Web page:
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Television

Lost in space

23 March 2013

9:00 AM

23 March 2013

9:00 AM

On 28 January 1986 the Challenger space shuttle exploded shortly after launch, killing all seven crew. What made it worse was that one of the victims, Christa McAuliffe, was a teacher, so of course all the children in her class were watching it live on TV. I remember it well. For the first few seconds after the shuttle blew up, you weren’t quite sure whether or not what you’d just seen was meant to happen: perhaps all those swirls of white vapour were jettisoned boosters or something. Then, you heard the gasps and groans from the crowds standing at the launch site and finally you knew. Up until 9/11 I think it was the most shocking event most of us had ever witnessed on TV.

What I hadn’t been properly aware of, till The Challenger (BBC2, Monday), was the back story. The disaster, it turns out, could easily have been avoided if Nasa had followed the advice of its own engineers. One of the parts on the shuttle — a rubber seal for an O-ring — was vulnerable to cold weather. And on that particular day, the shuttle was launched at a temperature well below the recommended minimum.

But this was more than a routine health and safety oversight. Really, it was manslaughter. Nasa recklessly launched that shuttle because it needed the money. It wanted to demonstrate to the US Treasury that, despite having ostensibly fulfilled its purpose once the moon landings were over, it had a vital new role to play in providing space shuttles as a delivery system for spy and telecommunications satellites.

Nasa was under pressure to prove itself. It had successfully lobbied to have a rival delivery system — a rocket programme being developed by the US Air Force — scrapped. What it now needed to show was that it had the capability to launch space shuttles with clockwork regularity in all conditions. That’s where poor Christa McAuliffe came in. Like the senators who’d gone up on previous missions, her job was to create human interest and to plant in the public’s (i.e., the taxpayer’s) head the idea that Nasa and its space shuttles were worthwhile causes.


As you may imagine, this scheming was not something Nasa was particularly keen to have come out in the public inquiry into the disaster — the Rogers Commission — ordered by Ronald Reagan. There is the suggestion that the inquiry had been designed to be a whitewash. If so, it made a huge mistake in recruiting to its panel Dr Richard Feynman — bongo-player, Nobel Prize-winning physicist, fearless and inexhaustibly curious seeker-after-truth.

The Challenger was based on an account Feynman wrote with his wife immediately after the inquiry — and just before his death from cancer. In the TV adaptation he was played, no doubt accurately, by William Hurt — all wild hair and sudden flashes of insight, dishevelled, distracted, unworldly, unimpressed by authority, loved by his family, generous to his friends, worshipped by his students and utterly incapable of suffering fools.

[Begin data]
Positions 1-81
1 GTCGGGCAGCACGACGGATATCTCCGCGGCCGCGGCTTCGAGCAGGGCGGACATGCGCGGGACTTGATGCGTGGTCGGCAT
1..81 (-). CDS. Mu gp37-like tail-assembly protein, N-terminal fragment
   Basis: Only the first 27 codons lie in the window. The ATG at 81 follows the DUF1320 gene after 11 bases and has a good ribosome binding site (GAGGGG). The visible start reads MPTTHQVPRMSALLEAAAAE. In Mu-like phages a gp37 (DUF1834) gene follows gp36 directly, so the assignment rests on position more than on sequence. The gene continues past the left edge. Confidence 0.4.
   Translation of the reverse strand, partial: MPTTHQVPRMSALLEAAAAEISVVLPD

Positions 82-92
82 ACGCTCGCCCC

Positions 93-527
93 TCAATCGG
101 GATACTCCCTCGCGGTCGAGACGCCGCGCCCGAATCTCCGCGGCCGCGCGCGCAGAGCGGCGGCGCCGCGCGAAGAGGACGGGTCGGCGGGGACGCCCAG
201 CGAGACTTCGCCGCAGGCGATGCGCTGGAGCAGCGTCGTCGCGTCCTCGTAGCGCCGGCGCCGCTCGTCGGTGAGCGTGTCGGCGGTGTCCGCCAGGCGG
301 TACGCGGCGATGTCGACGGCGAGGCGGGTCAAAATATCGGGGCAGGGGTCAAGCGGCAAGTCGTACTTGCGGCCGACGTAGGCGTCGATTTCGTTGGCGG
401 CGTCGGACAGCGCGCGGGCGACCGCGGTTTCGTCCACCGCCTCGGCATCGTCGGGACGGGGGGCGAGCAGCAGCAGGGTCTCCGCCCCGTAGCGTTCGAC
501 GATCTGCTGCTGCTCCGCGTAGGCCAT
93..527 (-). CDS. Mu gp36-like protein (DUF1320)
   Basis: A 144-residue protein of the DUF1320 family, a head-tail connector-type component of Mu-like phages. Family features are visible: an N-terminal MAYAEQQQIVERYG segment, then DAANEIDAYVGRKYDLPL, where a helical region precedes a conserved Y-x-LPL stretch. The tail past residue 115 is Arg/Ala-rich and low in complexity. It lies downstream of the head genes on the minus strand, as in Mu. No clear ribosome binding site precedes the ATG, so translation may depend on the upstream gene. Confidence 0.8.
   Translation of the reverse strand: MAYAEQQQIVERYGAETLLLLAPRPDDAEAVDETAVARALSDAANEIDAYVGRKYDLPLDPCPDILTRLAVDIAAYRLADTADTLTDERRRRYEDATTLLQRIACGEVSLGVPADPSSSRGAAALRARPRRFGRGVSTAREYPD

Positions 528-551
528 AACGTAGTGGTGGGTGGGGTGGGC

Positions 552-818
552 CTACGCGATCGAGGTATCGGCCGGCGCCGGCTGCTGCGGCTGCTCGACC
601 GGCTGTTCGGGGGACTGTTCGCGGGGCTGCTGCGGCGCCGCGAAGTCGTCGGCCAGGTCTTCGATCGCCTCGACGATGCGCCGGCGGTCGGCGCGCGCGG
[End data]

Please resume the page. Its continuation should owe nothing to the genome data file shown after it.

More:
For a story reliant on so much arid technical detail, it made surprisingly gripping television, especially in the climactic scene where, like Sherlock Holmes summing up, Feynman demonstrates at the hearing precisely what went wrong. Inserting a section of rubber seal into a glass of ice, he shows that, if subjected to stress below a certain temperature the rubber doesn’t spring back into shape and therefore cannot fulfil its proper safety function.

What particularly interested me about the story, though, were its resonances with another major scandal in which Nasa is currently immersed: the great global warming scare. I do generally try not to mention this topic too often in The Spectator, lest I sound like a one-trick pony. But the comparisons here are just too good to resist, especially with regards to the abuse of the scientific method and the appeal to authority.

The appeal to authority is something one often encounters as a climate sceptic: the idea that because an important-sounding institution such as Nasa declares something to be so, it must be reliably accurate and trustworthy. Yet what the Challenger episode demonstrated is that this ain’t necessarily so: being clever and organised enough to put the first man on the moon is no bar to being so corrupt, greedy and cynical that you’re prepared to send seven innocents to their deaths and then lie through your teeth about it afterwards.

As for the scientific method, Feynman was a scientist of the old school. He wrote: ‘It doesn’t make any difference how beautiful your guess is. It doesn’t make any difference how smart you are, who made the guess, or what his name is. If it disagrees with experiment, it’s wrong. That’s all there is to it.’

Were he alive today, I believe, the good professor would be as scathing towards the charlatans still pushing the tired and long-since-falsified Anthropogenic Global Warming hypothesis as he was towards those bastards responsible for the Challenger disaster.


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